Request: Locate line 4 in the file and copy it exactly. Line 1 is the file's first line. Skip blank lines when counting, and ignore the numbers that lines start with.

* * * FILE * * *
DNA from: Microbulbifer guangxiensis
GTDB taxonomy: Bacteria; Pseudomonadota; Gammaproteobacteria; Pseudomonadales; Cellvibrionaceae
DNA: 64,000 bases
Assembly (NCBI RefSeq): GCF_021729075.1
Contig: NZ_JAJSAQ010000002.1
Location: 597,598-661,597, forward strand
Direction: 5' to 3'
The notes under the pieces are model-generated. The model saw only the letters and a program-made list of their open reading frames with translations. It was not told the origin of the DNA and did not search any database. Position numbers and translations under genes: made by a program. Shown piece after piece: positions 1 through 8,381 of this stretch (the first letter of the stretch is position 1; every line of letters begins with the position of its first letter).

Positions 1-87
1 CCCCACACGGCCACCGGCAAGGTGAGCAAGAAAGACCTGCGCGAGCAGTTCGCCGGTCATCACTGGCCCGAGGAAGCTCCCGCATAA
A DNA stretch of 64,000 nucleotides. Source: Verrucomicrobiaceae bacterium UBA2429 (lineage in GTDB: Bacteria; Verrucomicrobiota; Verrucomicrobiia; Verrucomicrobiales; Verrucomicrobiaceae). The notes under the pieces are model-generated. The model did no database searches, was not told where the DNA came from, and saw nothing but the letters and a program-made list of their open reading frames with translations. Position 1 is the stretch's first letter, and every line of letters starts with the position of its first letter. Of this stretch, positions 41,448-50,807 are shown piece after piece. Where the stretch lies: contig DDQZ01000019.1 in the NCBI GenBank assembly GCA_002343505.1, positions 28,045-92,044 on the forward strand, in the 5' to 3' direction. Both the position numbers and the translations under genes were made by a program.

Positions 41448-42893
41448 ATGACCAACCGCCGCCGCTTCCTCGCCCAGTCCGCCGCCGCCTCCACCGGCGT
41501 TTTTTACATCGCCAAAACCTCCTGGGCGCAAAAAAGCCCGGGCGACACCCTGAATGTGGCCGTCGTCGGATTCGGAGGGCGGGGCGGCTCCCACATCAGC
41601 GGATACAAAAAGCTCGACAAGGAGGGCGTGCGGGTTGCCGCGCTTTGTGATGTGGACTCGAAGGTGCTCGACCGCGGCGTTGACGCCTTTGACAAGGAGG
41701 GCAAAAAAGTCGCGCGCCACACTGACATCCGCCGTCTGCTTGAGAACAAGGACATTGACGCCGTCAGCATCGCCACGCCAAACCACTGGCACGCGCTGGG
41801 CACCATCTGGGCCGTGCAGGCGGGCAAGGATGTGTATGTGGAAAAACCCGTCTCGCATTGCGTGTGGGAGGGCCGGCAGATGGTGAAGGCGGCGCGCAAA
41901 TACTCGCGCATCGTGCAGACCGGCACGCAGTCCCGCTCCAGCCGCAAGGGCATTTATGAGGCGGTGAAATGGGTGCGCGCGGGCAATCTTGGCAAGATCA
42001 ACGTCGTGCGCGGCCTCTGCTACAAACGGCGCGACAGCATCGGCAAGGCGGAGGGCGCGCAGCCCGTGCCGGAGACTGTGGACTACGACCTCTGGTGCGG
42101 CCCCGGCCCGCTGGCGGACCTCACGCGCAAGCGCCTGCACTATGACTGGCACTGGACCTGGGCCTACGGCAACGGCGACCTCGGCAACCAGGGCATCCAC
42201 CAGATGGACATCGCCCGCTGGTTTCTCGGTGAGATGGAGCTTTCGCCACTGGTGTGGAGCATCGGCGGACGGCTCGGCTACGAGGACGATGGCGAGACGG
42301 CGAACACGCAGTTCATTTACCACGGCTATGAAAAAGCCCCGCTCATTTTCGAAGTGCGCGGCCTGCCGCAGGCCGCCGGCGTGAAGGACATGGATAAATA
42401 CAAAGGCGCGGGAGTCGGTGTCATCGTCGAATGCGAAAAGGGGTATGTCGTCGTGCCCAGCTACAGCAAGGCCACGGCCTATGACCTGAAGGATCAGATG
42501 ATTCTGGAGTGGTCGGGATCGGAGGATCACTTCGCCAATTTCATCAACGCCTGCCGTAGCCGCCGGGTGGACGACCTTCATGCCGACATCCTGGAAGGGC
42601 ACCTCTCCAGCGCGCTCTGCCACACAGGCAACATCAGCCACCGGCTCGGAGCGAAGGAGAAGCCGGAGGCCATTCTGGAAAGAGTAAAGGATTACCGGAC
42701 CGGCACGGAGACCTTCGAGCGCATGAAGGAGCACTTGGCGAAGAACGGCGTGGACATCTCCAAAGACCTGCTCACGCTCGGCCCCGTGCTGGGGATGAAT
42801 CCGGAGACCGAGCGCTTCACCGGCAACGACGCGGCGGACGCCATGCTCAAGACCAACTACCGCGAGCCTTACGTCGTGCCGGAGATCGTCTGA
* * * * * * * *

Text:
Assembly (NCBI RefSeq): GCF_021729075.1